A High Octane Thrill Ride
Boss Level has absolutely no right to be as good and entertaining as it is. After all, the idea of a time-loop reversal has been rehashed, recycled and repeated in almost every genre imaginable. From teen slashers and comedies through to expansive alien battlefields, you need to be doing something pretty special to stand out in this field. Thankfully, this movie is all kinds of special.
The premise is simple but don’t be fooled by the glossy façade and wise-cracking gags; this film plays on several different layers, each more interesting and clever than the last.
The first 20 minutes waste absolutely no time pummeling you with a non-stop, bombastic sensory treat. Through this heady cacophony of explosions, car chases and gun-fire stems some wickedly witty narration that helps to ground this film with some simple but effective exposition.
Roy Pulver is our time-loop victim this time, a retired special forces officer who finds himself trapped in a never ending death loop with an array of colourful assassins lusting for blood. Despite 140+ attempts to navigate this violent labyrinth of death, Roy has never managed to progress past 12:47pm.
Yet through this violent nightmarish day are glimmers of hope. Roy begins to piece together fragments of the time before his infinite-day, and these seemingly insignificant bites of dialogue come into play during the second act of this movie. It’s here where Boss Level starts to move beyond its quirky opener, shifting its central plot-driven question from ‘what’ to ‘why’.
This ultimately envelops the movie in a thin veil of mystery that give this such much-needed depth. It also helps that beyond the obvious action and bloody violence is Roy, who prove himself to be a very likable character.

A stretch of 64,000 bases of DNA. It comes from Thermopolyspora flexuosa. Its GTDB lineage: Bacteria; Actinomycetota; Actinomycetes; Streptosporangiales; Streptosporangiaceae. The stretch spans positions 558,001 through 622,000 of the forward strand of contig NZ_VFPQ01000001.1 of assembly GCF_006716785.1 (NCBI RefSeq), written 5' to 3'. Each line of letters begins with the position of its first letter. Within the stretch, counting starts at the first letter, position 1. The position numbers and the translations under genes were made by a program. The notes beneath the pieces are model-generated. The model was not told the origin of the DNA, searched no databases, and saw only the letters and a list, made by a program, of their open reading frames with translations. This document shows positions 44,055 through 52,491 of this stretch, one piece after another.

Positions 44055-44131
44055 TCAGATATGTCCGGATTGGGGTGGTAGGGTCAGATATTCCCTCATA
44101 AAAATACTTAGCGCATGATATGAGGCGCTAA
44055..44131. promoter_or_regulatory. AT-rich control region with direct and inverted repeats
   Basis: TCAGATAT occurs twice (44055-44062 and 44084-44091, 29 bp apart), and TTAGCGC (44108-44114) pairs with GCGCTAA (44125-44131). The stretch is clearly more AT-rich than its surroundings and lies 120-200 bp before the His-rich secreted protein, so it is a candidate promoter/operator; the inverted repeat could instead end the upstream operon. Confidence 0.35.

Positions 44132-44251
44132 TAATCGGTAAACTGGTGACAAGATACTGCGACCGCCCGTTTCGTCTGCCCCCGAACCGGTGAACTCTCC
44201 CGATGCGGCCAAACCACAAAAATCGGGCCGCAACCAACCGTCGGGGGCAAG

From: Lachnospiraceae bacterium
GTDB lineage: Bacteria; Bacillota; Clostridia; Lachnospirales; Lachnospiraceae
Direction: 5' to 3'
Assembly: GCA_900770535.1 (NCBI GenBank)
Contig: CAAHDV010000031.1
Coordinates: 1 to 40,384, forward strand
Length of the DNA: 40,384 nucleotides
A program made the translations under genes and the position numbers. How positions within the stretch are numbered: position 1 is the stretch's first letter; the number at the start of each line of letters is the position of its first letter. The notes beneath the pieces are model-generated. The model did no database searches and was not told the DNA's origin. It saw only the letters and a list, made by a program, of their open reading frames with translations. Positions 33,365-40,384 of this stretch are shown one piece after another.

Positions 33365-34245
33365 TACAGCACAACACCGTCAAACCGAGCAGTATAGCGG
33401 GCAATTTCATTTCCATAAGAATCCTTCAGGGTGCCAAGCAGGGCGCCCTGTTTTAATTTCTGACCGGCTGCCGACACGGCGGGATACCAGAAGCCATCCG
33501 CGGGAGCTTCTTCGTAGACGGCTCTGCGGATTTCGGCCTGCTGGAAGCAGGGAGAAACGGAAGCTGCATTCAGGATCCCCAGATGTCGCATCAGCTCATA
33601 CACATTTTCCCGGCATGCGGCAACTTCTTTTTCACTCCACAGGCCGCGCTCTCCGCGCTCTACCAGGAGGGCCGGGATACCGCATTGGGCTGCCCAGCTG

Played by Frank Grillo, this man is an absolute work-horse (one quick glance at his filmography will tell you as much) and he’s given free-reign to really make this movie his own. Alongside him is the ever-enigmatic Mel Gibson too, but beyond a chilling monologue he doesn’t have a lot else to do beyond the “disposable antagonist” role.
It’s also worth noting that for all its good work, Boss Level does end on a slightly ambiguous, open note. Personally, I think this works quite well, with enough left to the imagination to figure out what happens next. Those who prefer something more conclusive though will almost certainly be left a little disappointed, believing this may be a nod toward a possible sequel.
Stylistically, Boss Level feels like a medley of different influences. The narration feels like it’s been ripped right from Memento while the visual cues and storyline feel like they’ve been cobbled together from Happy Death Day and Scott Pilgrim VS The World. The ensuing result is something that feels both totally original and instantly familiar.
The twists are enough to keep you watching though and while this is unlikely to win any Oscars, this is a damn good movie nonetheless and a reminder of how fun these action flicks can be. Boss Level is a bombastic, big-screen blockbuster done right.
Boss Level isn’t trying to be anything but an entertaining 100 minutes of high-octane fun. Based on the end result, that’s something this movie executes to perfection.